Friday, December 14

The CHECK clause for updatable views

Written by Giuseppe Broccolo 

First published in Italian

group of elephants

 

Since PostgreSQL 9.3, it is possible to update and insert into views directly, so long as the view refers to only one underlying table.

PostgreSQL 9.4 allows us to use the CHECK clause for INSERTs into updatable views. For example, consider a table composed of just one integer column; and consider two views, one on numbers divisible by 2 and one on numbers divisible by 3. If we try to insert the number 123 into the first view:

—-

$ CREATE TABLE some_data(id int4 PRIMARY KEY);

CREATE TABLE

$ CREATE VIEW first AS SELECT * FROM some_data WHERE 0 = id%2;

CREATE VIEW

$ CREATE VIEW second AS SELECT * FROM some_data WHERE 0 = id%3;

CREATE VIEW

$ INSERT INTO first(id) VALUES (123);

—-

It will be inserted into the underlying table, even though the view is only for numbers divisible by 2 (so the new value will not be visible in the view). In PostgreSQL 9.4 the CHECK clause has been introduced to properly manage INSERTs into views by checking in advance that values are compatible with the definition of the view.

There are two possible options:

* CASCADED CHECK – this is the default option, where checks cascade to other views defined on the same underlying table

* LOCAL CHECK – only the view that is the target of an INSERT is checked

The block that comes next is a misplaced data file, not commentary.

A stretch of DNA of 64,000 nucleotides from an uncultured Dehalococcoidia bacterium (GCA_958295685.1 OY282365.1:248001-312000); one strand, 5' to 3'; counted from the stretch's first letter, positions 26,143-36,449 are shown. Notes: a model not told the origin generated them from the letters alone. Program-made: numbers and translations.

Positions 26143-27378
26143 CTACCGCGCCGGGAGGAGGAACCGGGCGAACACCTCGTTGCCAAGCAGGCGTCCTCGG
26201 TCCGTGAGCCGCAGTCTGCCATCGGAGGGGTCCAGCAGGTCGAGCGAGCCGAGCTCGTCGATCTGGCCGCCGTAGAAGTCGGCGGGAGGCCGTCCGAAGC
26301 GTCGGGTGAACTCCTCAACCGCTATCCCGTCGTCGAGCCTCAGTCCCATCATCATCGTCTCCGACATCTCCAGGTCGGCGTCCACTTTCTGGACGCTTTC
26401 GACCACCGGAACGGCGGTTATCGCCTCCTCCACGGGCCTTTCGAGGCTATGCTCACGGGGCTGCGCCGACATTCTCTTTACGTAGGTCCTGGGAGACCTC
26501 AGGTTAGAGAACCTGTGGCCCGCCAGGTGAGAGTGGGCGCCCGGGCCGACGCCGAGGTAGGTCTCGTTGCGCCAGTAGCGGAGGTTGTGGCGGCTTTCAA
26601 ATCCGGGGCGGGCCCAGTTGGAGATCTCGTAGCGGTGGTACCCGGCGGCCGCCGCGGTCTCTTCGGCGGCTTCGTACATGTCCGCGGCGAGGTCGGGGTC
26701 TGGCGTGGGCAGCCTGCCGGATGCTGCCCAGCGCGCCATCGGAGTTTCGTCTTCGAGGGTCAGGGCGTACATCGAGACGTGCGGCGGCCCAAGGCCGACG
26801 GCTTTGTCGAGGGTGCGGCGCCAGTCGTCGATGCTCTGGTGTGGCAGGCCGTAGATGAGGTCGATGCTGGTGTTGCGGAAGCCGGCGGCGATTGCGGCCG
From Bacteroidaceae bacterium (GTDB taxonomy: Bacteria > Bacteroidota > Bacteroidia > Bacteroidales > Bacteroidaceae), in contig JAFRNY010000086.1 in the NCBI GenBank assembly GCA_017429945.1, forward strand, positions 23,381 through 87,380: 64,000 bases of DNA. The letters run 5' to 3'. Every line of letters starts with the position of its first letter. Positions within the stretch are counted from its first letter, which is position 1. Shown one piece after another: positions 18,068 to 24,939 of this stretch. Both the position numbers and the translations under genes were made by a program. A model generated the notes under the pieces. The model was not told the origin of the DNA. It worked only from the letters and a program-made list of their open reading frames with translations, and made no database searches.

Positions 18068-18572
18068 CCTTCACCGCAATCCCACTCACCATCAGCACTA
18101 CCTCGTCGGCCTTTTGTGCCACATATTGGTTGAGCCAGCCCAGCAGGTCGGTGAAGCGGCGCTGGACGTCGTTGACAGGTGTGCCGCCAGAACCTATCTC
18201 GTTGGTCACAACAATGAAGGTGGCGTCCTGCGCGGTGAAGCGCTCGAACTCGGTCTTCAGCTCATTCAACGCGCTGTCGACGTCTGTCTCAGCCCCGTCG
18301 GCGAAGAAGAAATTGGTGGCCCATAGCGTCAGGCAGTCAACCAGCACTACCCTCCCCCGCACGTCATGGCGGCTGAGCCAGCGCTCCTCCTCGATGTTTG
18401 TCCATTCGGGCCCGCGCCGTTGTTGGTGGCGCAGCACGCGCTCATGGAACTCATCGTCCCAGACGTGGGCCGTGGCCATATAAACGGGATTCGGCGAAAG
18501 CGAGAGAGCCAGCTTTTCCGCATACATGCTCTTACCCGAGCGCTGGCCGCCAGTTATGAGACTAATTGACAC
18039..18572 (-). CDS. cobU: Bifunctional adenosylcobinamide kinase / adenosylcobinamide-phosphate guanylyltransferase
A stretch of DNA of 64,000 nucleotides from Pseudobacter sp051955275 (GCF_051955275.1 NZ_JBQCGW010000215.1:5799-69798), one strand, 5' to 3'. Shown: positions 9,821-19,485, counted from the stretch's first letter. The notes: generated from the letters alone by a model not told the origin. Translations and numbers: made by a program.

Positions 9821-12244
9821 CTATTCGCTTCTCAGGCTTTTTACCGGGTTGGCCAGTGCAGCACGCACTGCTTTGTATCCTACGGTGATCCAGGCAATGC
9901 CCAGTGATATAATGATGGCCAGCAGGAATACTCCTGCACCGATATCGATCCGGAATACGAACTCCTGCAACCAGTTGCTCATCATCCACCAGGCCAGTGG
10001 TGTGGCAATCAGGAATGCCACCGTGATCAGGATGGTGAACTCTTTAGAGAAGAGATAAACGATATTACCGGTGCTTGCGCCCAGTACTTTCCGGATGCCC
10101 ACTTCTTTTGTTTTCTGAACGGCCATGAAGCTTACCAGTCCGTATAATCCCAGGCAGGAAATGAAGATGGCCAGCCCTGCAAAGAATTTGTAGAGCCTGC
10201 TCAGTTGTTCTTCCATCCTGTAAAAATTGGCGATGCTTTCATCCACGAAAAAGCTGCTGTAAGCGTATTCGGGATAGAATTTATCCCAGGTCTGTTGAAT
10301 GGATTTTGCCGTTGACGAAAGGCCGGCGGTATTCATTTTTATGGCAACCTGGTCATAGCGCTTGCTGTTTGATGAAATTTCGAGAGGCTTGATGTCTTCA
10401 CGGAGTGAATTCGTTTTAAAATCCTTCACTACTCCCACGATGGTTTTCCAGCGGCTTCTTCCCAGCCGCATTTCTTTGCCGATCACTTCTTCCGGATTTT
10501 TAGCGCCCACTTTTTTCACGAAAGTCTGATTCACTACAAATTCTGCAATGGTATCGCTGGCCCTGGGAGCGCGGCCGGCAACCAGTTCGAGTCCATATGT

Here it is shown how to use the CHECK clause in the above example:

—-

$ DROP VIEW first;

DROP VIEW

$ DROP VIEW second;

DROP VIEW

$ CREATE VIEW first AS SELECT * FROM some_data WHERE 0 = id % 2 WITH CHECK OPTION;

CREATE VIEW

$ CREATE VIEW second AS SELECT * FROM some_data WHERE 0 = id % 3 WITH CHECK OPTION;

CREATE VIEW

$ CREATE VIEW third AS SELECT * FROM first WHERE 0 = id % 3 WITH CHECK OPTION;

CREATE VIEW

$ INSERT INTO first(id) VALUES (14);

INSERT 0 1

$ INSERT INTO first(id) VALUES (15);

ERROR:  new row violates WITH CHECK OPTION for view “first”

$ INSERT INTO second(id) VALUES (15);

INSERT 0 1

$ INSERT INTO third(id) VALUES (6);

INSERT 0 1

$ INSERT INTO third(id) VALUES (15);

ERROR:  new row violates WITH CHECK OPTION for view “first”

Note that the view “third” is defined on the view “first”.

The value ’14’ is correctly inserted in the first view, while the value ’15’ can be inserted only into second, not first – as expected. We can insert ‘6’ into the third view because it is divisible by both 3 and 2. The error about inserting ’15’ into the third view even though it is divisible by 3 is because it violates the divisible-by-2 CHECK clause on the parent view, first.  In this case, it is not sufficient to use a LOCAL CHECK clause in both views to work around the problem:

—-

$ DROP VIEW first;

DROP VIEW

$ DROP VIEW third;

DROP VIEW

$ CREATE VIEW first AS SELECT * FROM some_data WHERE 0 = id % 2 WITH LOCAL CHECK OPTION;

CREATE VIEW

$ CREATE VIEW third AS SELECT * FROM first WHERE 0 = id % 3 WITH LOCAL CHECK OPTION;

CREATE VIEW

$ INSERT INTO third(id) VALUES (15);

ERROR:  new row violates WITH CHECK OPTION for view “first”

—-

The working example is shown here:

—-

$ DROP VIEW first;

DROP VIEW

$ DROP VIEW third;

DROP VIEW

$ CREATE VIEW first AS SELECT * FROM some_data WHERE 0 = id % 2;

CREATE VIEW

$ CREATE VIEW third AS SELECT * FROM first WHERE 0 = id % 3 WITH LOCAL CHECK OPTION;

CREATE VIEW

$ INSERT INTO third(id) VALUES (15);

INSERT 0 1

—-

Conclusions

This new check mechanism can be applied directly on updatable views during the INSERT phase. It reinforces more and more the role of the database in maintaining data integrity.

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